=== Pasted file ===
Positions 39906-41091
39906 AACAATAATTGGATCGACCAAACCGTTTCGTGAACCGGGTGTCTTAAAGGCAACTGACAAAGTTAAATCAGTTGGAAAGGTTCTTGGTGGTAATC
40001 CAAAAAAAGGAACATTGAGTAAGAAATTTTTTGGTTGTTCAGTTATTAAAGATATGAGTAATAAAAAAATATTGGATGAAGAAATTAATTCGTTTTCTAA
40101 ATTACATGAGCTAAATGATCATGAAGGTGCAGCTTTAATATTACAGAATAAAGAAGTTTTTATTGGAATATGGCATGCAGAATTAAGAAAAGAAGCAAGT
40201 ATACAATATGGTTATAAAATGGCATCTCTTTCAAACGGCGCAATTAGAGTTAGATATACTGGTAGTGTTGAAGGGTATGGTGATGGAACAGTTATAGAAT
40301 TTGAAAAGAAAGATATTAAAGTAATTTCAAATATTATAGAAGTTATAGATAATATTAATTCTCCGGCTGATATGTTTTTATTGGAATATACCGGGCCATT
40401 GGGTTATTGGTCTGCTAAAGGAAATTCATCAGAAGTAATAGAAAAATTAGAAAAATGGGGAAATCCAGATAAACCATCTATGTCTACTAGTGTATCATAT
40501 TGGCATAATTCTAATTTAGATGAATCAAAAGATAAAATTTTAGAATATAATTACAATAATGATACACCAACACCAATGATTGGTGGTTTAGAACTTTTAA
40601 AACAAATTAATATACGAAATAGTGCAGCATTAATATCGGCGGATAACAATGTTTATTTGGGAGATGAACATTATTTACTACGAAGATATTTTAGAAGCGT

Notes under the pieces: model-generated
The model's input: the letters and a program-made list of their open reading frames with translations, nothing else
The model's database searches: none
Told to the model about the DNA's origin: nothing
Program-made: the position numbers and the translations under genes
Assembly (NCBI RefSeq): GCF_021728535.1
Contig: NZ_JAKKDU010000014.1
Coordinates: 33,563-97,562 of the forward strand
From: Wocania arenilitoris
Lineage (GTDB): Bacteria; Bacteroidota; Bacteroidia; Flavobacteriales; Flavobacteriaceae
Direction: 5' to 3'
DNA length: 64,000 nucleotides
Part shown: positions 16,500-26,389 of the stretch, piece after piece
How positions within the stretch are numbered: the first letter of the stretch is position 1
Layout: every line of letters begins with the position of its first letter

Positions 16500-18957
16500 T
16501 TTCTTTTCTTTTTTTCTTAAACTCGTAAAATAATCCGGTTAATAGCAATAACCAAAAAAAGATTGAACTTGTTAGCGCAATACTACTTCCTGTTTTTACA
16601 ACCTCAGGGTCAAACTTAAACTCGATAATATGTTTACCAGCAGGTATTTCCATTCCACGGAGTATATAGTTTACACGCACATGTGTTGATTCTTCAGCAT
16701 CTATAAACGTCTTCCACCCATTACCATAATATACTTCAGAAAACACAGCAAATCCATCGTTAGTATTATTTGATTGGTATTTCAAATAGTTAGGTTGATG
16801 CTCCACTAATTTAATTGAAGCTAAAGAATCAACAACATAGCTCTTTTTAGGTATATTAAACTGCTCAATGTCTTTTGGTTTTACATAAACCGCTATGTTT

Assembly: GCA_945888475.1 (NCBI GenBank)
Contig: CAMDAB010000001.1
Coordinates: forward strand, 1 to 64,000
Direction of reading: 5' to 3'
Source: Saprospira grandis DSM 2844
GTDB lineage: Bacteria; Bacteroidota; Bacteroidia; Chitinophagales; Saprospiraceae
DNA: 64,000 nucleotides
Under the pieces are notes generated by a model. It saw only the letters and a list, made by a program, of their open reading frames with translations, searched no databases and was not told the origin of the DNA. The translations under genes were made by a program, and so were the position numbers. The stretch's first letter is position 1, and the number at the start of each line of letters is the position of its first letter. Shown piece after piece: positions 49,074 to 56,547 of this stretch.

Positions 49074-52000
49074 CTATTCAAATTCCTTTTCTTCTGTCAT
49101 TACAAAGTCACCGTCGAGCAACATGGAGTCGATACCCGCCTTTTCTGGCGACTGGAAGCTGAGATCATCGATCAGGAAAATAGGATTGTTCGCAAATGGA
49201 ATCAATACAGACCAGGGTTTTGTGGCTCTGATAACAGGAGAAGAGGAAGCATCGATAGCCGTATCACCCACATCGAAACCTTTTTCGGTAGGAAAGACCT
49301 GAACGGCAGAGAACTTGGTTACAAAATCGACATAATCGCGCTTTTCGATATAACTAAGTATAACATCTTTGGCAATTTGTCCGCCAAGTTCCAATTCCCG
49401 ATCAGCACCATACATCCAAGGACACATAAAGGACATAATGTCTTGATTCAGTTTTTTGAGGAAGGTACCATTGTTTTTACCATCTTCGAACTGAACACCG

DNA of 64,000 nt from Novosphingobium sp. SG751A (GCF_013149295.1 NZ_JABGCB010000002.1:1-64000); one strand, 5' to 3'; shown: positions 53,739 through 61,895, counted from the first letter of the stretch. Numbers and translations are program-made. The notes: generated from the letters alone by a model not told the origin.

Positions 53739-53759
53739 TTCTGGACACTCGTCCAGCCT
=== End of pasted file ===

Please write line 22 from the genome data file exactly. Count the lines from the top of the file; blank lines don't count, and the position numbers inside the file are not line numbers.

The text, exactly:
Part shown: positions 16,500-26,389 of the stretch, piece after piece